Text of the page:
[0061] The sensing strands 320 form a sensing circuit that may be characterized as having a known resistance (R-set) or a known range of resistance (R-min to R-max). The sensing strands 320 in the sensing circuit may also have one or more other known characteristics, such as a known capacitance, a known signal attenuation, or a known impedance (Z-set) or known range of impedances (Z-min to Z-max) (where impedance is the effective resistance of a circuit to an AC signal). These characteristics may be established as a known quantity or as a range of quantities (min to max). Although the cable systems are described herein in terms of resistance, the present invention includes both DC (direct current) schemes and AC (alternating current) schemes for sensing, detecting, and measuring the characteristics of a circuit.

[0062] Any change in the resistance or other characteristic of the sensing strands 320 present in the cable system 300 may indicate a breakage (complete or partial loss of continuity), an insult (by rubbing or compression, for example), an excess tension (stretching), an excess bending (indicating excess wear-and-tear caused by usage and/or tampering or other insult).

[0063] As shown in FIG. 3A, the one or more sensing strands 320 may be looped back and forth along the length of the cable 305. Looping back and forth may be used in order to establish or raise the total known resistance (R-set) to a desired level, making it easier to detect changes in resistance. The sensing strands 320 may also include a fixed resistor 370 or other resistive element, positioned in series with one or more sensing strands 320. In many cable systems, the resistance for a single strand or wire is very low, making it more difficult to detect minor changes in resistance. Adding a fixed resistor 370 raises the known resistance, making it easier to detect changes in resistance. The fixed resistor 370 may be embedded in one or more of the sensing strands 120 or otherwise positioned in series (or in parallel) in order to establish a desired total resistance.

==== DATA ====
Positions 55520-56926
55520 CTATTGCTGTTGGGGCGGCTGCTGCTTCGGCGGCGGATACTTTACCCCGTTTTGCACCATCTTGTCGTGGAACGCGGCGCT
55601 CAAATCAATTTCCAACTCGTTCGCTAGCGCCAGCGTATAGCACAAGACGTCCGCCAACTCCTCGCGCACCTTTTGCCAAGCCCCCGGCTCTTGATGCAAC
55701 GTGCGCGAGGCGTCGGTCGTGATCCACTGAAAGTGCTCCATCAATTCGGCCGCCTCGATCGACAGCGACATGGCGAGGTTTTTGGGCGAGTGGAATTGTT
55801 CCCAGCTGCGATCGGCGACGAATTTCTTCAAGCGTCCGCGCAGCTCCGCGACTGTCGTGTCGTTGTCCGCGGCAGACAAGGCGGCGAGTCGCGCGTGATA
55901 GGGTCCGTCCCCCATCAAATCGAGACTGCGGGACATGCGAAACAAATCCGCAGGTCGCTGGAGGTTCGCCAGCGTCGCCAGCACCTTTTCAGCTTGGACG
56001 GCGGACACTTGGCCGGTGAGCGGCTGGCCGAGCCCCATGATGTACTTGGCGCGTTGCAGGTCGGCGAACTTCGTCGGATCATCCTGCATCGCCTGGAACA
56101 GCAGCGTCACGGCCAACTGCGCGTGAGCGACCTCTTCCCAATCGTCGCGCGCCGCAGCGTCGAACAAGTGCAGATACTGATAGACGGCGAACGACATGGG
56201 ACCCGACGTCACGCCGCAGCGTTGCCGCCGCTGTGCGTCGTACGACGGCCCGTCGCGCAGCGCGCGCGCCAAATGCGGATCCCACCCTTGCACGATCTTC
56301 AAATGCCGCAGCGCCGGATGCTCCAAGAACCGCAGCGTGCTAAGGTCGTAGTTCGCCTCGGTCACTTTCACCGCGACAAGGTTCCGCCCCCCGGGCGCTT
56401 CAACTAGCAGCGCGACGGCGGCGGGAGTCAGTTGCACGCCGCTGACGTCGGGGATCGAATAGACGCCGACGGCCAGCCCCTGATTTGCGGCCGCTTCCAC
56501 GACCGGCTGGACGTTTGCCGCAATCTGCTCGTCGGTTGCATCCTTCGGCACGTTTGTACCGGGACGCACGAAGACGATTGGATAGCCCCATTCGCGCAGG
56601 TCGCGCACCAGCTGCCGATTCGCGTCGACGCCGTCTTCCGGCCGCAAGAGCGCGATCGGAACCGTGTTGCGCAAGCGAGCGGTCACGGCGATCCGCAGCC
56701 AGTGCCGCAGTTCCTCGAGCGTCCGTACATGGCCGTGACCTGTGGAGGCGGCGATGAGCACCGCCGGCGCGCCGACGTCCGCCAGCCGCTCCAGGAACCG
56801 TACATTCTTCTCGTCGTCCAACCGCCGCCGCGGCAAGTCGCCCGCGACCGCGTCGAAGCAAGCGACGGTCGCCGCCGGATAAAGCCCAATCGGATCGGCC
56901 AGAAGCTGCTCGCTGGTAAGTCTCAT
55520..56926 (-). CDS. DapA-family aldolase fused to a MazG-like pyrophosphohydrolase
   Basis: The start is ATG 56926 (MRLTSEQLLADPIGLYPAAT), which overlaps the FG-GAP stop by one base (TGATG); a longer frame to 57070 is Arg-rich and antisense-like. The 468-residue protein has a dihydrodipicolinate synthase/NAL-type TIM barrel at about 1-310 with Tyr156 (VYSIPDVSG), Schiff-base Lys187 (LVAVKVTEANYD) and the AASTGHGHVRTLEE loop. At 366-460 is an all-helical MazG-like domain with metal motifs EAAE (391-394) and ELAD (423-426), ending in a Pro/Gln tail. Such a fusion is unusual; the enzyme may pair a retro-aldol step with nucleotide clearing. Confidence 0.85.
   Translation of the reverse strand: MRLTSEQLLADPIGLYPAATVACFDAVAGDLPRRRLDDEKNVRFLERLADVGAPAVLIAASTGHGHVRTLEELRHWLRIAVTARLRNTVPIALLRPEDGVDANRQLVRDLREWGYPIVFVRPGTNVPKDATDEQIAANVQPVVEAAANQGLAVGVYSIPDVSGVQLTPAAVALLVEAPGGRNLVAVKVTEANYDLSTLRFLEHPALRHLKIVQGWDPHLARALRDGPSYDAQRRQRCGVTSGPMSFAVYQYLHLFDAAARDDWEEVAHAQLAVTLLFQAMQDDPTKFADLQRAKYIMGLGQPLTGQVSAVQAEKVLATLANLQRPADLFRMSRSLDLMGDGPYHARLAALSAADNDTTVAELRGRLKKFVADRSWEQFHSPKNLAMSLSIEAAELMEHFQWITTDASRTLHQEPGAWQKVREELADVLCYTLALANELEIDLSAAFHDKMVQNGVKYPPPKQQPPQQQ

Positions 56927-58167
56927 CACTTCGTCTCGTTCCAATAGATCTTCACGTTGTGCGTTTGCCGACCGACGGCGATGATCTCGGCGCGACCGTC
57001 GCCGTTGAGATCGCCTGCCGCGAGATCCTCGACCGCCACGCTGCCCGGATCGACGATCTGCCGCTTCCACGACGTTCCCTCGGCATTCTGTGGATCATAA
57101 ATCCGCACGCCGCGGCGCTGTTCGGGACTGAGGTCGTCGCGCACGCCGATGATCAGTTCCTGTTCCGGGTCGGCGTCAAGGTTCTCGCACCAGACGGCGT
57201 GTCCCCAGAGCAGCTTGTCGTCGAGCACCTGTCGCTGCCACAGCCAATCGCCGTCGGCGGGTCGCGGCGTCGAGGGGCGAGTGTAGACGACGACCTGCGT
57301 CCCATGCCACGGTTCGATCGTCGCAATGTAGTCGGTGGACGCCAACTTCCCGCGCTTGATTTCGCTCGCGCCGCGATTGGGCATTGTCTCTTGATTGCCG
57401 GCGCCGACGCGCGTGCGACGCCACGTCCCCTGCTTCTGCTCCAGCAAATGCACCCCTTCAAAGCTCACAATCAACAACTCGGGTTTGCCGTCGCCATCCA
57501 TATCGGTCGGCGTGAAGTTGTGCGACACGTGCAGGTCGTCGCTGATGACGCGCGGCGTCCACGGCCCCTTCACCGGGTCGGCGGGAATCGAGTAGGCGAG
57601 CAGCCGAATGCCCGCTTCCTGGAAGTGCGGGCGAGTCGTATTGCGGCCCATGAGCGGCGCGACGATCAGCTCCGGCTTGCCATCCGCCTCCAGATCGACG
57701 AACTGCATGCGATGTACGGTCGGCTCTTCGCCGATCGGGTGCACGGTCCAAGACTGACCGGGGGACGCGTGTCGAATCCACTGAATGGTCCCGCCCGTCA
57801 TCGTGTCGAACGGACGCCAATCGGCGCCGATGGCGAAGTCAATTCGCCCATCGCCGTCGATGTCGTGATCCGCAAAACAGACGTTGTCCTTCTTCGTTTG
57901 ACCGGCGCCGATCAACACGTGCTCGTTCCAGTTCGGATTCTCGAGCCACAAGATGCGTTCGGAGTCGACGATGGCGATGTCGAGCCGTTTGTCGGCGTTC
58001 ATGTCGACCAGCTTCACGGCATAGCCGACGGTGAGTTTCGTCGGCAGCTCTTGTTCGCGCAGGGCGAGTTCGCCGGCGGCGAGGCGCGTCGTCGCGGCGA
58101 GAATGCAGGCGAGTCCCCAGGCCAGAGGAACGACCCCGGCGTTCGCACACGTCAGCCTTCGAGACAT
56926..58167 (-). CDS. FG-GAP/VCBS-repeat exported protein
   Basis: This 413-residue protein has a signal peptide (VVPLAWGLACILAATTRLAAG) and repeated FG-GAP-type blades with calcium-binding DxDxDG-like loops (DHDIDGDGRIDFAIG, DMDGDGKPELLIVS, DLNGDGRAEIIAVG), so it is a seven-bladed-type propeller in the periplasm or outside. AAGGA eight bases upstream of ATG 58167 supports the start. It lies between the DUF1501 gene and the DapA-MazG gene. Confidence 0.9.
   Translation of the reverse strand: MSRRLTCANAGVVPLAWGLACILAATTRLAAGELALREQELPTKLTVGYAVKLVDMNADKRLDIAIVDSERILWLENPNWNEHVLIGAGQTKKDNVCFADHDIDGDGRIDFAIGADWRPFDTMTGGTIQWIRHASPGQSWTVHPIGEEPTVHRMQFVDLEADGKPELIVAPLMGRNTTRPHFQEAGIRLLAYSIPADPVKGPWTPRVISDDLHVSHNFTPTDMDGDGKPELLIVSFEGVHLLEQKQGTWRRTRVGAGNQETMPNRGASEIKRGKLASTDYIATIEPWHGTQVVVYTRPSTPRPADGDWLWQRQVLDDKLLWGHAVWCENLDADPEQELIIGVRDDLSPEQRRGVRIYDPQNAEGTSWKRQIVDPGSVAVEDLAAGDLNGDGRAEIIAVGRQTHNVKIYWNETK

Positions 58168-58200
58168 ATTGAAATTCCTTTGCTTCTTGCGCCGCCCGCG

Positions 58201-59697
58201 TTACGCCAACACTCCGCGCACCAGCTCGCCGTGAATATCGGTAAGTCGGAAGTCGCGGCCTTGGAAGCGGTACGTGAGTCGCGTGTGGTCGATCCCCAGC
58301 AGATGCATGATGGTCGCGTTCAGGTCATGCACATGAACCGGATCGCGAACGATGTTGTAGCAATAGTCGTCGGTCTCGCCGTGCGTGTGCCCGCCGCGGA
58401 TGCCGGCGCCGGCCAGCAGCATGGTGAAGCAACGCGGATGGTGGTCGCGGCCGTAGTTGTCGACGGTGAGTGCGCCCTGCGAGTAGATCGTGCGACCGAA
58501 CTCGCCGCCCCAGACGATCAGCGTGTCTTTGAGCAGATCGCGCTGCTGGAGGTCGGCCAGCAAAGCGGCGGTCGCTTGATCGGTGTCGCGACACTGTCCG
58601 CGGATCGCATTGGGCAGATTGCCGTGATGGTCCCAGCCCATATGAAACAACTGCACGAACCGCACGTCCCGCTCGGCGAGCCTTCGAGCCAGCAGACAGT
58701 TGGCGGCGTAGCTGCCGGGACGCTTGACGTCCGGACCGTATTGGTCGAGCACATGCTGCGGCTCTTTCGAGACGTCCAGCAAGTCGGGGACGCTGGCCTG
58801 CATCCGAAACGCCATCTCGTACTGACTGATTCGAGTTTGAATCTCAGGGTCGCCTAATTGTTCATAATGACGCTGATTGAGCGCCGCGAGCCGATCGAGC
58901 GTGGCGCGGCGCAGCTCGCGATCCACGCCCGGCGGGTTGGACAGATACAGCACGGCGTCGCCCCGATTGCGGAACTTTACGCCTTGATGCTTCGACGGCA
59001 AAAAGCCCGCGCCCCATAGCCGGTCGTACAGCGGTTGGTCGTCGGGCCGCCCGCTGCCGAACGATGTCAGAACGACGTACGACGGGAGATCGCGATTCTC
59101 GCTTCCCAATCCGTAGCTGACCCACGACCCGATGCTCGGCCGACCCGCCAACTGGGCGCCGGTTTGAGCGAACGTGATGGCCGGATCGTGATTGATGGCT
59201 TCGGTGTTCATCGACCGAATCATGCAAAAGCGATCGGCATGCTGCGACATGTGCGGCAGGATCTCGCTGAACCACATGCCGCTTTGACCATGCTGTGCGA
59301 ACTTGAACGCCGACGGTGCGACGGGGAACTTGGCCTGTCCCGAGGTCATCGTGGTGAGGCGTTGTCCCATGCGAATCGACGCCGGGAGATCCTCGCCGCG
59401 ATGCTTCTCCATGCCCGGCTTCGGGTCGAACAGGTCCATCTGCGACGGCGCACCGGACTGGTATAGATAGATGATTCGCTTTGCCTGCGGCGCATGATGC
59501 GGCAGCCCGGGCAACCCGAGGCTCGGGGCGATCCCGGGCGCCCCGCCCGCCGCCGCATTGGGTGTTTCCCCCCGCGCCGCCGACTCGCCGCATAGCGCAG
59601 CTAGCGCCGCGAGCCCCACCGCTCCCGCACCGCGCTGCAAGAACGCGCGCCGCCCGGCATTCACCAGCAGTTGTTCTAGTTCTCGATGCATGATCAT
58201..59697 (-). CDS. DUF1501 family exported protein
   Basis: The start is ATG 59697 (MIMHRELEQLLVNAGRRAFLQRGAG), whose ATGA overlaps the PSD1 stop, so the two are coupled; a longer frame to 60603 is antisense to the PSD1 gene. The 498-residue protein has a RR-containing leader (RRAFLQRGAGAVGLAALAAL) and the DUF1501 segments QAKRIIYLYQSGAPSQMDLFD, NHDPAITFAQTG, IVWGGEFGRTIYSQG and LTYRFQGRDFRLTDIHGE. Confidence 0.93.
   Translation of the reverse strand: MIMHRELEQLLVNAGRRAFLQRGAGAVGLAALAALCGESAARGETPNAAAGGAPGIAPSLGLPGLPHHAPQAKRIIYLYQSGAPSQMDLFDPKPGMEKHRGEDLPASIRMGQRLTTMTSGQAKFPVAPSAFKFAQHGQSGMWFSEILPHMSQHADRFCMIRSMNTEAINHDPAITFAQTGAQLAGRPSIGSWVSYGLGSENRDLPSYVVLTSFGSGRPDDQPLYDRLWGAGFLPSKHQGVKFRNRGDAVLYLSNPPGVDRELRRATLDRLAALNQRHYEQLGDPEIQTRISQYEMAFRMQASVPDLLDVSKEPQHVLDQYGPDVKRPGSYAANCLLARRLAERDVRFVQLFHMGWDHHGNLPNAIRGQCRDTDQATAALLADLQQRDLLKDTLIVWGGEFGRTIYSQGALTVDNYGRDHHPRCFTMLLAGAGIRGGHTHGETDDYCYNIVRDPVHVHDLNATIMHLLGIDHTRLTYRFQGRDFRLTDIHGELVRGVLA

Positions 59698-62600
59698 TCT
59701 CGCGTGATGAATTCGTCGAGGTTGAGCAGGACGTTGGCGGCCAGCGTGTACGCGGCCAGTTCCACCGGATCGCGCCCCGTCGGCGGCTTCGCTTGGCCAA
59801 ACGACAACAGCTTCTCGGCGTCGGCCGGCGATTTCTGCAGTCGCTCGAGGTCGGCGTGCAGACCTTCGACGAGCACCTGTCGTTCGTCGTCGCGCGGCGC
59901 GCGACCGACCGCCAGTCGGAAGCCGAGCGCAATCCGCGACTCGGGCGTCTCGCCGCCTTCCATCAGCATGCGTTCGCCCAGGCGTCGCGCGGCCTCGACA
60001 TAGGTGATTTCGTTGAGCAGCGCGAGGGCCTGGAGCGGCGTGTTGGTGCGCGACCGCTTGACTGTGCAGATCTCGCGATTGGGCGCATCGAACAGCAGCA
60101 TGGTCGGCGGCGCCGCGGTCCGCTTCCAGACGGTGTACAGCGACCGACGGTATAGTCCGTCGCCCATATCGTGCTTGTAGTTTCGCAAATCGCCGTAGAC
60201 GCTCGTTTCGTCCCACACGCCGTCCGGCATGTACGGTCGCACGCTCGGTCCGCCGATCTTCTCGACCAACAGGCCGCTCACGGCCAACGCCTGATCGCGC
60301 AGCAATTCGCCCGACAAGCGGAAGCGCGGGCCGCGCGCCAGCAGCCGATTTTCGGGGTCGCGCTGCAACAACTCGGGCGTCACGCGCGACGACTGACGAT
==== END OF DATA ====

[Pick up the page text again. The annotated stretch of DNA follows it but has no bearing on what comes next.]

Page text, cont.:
[0064] The sensing strands 320 may be arranged in a number of alternating, generally concentric layers, as shown in FIG. 3B. The auxiliary terminal 345 is also shown in FIG. 3B.

[0065] The third preferred cable system 300 is similar in operation to the first cable system 100. Each of the terminals 330, 340, 345 may include a signal source, a sensor, and a transceiver. The first terminal 330 may include a first signal source 360, a first sensor 380, and a first transceiver 390. The second terminal 340 may include a second signal source 362, a second sensor 382, and a second transceiver 392. The auxiliary terminal 345 may include an auxiliary signal source 364, an auxiliary sensor 384, and an auxiliary second transceiver 394.

[0066] In accordance with one exemplary configuration, the first signal source 360 may include a local power source for imparting a test signal such as a known test voltage (V-test) into one or more of the strands 310, 320 and along the sensing path. The power may be provided by an external source, such as a battery, or it may be an active element within the cable system 300 itself (for example, an internal element providing a power source such that the cable 305 itself amplifies or modifies the input voltage (V-test) as part of its function or its characteristic signature). The test signal may be imparted at the first terminal 330 and then sensed at the second terminal 340 and/or at the auxiliary terminal 345. In this aspect, the cable system 300 senses and measures the actual resistance (R-actual) of the one or more strands 310, 320 in the cable 305. Any difference between the known resistance (R-set) and the actual resistance (R-actual).